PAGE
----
Wigan manager Malky Mackay says he is "very proud" of the welcome he has received at the Championship club.
The Scot was appointed last week, despite a Football Association investigation into allegations he sent homophobic, sexist and racist text messages while at Cardiff.
Mackay steered struggling Wigan to a 1-1 draw at home to Middlesbrough in his first game in charge.
"There are hairs on the back of my neck from the reception I got," he said.
Wigan chairman Dave Whelan's decision to give Mackay the job caused widespread controversy, with former Brentford manager Leroy Rosenior claiming it made a mockery of the FA inquiry.
Whelan himself was forced to apologise for comments he made about Jewish and Chinese people, given to the media in an attempt to defend his appointment of Mackay.
Cardiff owner Vincent Tan, who sacked Mackay in December, branded Whelan "a racist".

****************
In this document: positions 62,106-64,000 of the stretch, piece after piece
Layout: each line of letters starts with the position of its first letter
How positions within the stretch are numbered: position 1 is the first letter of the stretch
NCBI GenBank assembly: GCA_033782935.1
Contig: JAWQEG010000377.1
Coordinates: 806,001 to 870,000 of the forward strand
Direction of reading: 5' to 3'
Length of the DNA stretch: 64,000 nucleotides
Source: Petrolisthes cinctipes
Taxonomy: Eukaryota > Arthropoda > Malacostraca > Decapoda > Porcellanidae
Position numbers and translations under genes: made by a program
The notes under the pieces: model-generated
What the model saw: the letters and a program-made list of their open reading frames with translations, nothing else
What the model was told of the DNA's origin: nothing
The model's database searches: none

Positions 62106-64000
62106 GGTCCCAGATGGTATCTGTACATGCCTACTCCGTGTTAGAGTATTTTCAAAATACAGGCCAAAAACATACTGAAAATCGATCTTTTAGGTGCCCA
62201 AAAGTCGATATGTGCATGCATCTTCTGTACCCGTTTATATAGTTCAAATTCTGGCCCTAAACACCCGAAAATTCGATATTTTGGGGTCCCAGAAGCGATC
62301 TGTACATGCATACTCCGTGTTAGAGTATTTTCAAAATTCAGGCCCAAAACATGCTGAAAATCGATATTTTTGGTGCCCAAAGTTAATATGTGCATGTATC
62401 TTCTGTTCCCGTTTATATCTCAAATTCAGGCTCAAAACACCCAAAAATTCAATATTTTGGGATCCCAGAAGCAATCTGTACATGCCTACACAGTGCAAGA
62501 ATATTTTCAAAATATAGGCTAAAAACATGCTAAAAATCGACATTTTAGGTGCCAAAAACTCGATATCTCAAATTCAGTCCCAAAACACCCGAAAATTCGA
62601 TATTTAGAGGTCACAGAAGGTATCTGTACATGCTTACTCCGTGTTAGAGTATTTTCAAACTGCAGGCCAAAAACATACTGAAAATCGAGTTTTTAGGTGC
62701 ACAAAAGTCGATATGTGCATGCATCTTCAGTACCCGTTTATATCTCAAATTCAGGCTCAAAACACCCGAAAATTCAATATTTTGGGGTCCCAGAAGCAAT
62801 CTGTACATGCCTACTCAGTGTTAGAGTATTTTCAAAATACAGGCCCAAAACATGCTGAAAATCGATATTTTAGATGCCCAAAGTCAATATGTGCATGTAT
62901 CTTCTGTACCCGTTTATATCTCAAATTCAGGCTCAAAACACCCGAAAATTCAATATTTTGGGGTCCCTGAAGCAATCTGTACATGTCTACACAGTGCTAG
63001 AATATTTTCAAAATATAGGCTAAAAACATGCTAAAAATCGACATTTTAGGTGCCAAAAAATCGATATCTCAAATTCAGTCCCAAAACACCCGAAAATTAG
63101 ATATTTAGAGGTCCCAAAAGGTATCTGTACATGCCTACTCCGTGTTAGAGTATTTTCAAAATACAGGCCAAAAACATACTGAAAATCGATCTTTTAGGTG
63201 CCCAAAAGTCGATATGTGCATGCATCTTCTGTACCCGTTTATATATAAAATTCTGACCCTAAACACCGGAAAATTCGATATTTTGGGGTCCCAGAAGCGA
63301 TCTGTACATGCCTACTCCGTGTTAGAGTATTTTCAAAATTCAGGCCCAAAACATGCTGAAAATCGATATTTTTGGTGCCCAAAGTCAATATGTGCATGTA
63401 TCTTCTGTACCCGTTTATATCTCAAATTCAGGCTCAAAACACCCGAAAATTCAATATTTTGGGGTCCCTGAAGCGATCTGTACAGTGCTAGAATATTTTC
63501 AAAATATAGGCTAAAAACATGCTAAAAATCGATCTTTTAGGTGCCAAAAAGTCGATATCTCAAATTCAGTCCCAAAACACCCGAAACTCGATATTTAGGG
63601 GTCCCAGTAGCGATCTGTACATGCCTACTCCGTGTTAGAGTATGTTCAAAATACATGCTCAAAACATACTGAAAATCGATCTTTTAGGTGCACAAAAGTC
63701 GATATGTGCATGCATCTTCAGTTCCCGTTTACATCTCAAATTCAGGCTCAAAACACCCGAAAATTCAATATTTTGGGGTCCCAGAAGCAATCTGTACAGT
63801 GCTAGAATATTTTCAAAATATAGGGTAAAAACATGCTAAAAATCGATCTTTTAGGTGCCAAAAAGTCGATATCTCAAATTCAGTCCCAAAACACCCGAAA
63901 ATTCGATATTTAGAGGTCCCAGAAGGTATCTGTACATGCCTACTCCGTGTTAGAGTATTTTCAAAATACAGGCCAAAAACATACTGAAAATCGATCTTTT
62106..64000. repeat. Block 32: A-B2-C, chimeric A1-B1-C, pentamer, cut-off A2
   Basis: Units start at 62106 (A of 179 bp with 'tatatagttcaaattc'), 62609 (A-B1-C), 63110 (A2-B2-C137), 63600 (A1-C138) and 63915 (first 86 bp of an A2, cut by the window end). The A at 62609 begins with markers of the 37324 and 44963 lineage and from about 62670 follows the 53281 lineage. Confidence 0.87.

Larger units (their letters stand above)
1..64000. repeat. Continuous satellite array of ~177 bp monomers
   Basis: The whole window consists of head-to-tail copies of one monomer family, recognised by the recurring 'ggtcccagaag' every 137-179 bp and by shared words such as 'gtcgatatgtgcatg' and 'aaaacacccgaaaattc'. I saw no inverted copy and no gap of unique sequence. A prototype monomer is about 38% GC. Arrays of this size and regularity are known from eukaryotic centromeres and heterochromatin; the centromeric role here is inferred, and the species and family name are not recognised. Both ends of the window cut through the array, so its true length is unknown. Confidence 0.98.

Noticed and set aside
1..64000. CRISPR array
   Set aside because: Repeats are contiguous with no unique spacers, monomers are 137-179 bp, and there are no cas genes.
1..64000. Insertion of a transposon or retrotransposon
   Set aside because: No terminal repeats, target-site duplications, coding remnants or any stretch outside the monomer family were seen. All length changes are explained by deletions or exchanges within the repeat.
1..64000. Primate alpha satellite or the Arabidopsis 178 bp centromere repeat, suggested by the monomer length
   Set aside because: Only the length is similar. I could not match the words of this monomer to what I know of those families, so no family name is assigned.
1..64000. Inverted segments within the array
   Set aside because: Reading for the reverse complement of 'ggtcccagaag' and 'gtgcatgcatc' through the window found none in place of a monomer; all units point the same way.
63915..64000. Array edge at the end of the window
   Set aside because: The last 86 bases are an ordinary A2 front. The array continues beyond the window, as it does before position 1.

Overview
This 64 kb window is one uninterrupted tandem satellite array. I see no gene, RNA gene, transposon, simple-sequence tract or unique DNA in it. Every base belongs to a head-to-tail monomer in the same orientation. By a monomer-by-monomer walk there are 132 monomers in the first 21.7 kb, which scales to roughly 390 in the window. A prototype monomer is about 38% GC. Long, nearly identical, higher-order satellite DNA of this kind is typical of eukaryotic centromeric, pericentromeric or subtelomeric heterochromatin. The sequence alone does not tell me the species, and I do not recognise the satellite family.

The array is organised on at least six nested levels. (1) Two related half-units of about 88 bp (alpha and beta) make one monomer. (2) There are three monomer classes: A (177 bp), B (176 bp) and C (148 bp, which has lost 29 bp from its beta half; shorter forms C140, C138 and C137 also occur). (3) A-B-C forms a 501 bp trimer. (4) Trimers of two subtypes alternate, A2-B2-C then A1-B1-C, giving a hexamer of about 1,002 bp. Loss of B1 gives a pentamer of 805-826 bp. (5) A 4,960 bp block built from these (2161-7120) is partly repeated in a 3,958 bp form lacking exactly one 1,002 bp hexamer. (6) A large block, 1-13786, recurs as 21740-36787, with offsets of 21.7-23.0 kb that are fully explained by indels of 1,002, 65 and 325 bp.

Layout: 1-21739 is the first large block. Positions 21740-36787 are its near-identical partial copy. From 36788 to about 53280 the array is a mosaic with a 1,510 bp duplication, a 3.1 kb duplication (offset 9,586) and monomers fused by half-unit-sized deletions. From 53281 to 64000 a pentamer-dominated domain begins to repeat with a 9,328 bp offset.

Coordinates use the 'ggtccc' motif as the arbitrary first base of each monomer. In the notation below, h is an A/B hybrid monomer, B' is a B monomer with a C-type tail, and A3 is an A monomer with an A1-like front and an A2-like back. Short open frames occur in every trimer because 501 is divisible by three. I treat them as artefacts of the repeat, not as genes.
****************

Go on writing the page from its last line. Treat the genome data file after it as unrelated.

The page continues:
After watching second-bottom Wigan earn a valuable point against Boro, Mackay declined to answer non-football questions.
"I'll talk to you about the game because you've had your pound of flesh from me on everything else," he said.
But the 42-year-old did admit to being touched at how he has been accepted at Wigan.
"You need a team effort. We had that from the steward at the door who welcomed me in, to the fans who welcomed me at 3pm, to the back office staff," Mackay said.
"Everyone was so welcoming and I was very proud of that on a day my father and son were here to watch."